Less than 20 miles (30 km) from the steamy city of Valladolid lies the Ek’ Balam archaeological site with the remains of a rich Mayan city. In the local Yucatec Mayan language, one of more than 30 different Mayan languages, the name Ek’ Balam means Black Jaguar. It’s a fittingly imposing name for a city that is believed to have been large and prosperous.
Exploring the Ek’ Balam archaeological site
Most of the structures of Ek’ Balam date back to the Late Classic period (600-900 AD), including an impressive tomb. Part of Ek’ Balam’s charm is that it’s such a compact set of ruins with a handful of buildings that can happily be explored in an hour or so. Here are some highlights.
Undeniably the most impressive features at Ek’ Balam is the Acropolis. At more than 520 feet (160 meters) long and more than 100 feet (30 meters) high it’s imposing.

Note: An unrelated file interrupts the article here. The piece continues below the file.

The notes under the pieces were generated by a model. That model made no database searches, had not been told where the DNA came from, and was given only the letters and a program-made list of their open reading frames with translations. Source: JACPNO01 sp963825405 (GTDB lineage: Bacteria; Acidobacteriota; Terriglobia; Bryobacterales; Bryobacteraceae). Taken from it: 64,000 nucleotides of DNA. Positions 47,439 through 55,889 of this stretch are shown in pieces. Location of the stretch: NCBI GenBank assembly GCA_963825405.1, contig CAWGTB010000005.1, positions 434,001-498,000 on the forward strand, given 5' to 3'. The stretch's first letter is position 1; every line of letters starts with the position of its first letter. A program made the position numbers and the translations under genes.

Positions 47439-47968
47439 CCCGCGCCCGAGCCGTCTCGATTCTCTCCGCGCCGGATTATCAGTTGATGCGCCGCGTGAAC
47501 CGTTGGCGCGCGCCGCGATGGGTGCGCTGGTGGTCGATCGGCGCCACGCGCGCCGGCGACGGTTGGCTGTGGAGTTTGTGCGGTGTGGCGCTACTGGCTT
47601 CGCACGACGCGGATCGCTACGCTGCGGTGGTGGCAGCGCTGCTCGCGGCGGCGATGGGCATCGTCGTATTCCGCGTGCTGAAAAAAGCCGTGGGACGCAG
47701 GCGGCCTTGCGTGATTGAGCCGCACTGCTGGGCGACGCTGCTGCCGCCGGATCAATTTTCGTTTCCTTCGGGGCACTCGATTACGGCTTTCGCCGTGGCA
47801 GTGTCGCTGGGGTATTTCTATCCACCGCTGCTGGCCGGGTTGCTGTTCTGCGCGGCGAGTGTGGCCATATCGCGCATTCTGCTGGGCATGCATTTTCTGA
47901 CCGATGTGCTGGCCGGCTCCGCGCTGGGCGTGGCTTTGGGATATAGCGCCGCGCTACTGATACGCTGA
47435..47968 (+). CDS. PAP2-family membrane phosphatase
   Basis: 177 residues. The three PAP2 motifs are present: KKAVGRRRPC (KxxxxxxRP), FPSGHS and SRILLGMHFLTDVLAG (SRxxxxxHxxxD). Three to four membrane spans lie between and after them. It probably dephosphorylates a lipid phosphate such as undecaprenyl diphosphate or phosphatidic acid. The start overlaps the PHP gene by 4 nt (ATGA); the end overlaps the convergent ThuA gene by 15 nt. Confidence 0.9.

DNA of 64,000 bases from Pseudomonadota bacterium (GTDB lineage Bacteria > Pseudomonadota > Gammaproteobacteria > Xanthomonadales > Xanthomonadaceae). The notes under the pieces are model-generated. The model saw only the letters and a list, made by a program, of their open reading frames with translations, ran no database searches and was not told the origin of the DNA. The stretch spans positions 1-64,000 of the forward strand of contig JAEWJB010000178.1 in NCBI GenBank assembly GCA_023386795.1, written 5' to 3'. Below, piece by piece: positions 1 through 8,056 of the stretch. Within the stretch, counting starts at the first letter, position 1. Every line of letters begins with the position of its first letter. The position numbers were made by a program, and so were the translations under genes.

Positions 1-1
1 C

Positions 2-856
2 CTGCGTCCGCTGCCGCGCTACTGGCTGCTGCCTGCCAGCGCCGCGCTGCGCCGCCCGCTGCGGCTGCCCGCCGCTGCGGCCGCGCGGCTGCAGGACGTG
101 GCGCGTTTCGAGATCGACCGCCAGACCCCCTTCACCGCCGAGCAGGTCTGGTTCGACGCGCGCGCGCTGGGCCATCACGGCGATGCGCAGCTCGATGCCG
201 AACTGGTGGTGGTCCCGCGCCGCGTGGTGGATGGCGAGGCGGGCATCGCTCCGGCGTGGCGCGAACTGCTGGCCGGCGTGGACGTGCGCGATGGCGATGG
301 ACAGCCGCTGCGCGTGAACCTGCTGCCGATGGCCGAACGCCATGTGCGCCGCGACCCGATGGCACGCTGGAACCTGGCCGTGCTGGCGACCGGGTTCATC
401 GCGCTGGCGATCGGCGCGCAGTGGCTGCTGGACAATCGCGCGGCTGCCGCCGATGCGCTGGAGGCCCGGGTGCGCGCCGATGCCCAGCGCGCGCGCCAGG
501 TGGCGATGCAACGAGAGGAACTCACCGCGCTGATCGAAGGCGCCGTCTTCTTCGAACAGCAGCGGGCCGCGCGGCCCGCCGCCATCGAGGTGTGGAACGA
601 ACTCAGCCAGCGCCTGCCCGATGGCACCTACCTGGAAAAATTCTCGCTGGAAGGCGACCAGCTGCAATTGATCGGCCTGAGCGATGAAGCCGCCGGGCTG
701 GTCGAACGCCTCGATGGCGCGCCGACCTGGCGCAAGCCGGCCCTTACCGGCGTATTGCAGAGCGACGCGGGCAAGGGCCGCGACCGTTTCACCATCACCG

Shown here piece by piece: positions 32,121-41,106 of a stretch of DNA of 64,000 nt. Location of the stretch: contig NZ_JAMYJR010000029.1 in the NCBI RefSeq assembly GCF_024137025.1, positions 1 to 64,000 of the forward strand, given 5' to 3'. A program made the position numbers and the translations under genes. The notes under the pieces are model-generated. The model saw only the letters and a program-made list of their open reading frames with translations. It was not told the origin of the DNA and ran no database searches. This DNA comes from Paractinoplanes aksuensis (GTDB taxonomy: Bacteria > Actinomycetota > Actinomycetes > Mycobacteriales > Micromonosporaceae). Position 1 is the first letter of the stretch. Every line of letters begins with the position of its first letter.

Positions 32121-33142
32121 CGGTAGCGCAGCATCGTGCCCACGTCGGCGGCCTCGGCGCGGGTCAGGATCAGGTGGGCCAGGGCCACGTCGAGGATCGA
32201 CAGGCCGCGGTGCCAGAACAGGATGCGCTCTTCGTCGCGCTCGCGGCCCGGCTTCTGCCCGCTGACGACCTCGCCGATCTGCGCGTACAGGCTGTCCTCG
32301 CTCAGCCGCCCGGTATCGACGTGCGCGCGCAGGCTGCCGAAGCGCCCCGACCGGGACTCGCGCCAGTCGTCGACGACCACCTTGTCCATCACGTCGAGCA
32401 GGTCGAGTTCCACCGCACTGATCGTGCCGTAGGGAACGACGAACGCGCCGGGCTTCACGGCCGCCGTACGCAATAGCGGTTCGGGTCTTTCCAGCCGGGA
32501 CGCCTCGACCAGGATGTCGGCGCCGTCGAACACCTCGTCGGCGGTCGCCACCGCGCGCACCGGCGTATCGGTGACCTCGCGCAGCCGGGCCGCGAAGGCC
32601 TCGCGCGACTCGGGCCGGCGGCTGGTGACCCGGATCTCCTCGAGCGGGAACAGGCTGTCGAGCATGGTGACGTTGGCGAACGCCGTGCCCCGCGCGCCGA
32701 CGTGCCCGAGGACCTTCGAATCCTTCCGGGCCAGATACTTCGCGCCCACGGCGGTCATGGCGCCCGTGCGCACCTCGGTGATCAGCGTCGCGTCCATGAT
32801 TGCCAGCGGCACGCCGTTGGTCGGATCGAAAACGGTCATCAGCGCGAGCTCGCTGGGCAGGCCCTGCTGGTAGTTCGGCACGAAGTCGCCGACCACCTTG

About two-thirds of the way up the Acropolis, archaeological types recently uncovered the tomb of Ukit Kan Lek Tok, one of Ek’ Balam’s rulers. His final resting place is marked by amazing carvings including really menacing fangs around the tomb’s door. The tomb’s walls are covered with more intricate carvings and Mayan glyphs. A headless figure is seated above the door and some experts believe this is a depiction of Ukit Kan Lek Tok himself.
Another unusual aspect of the tomb are large statues of what look like winged warriors and also bring to mind Christian angels even though the figures were carved hundreds of years before Spanish conquistadors brought Christian iconography to the region.
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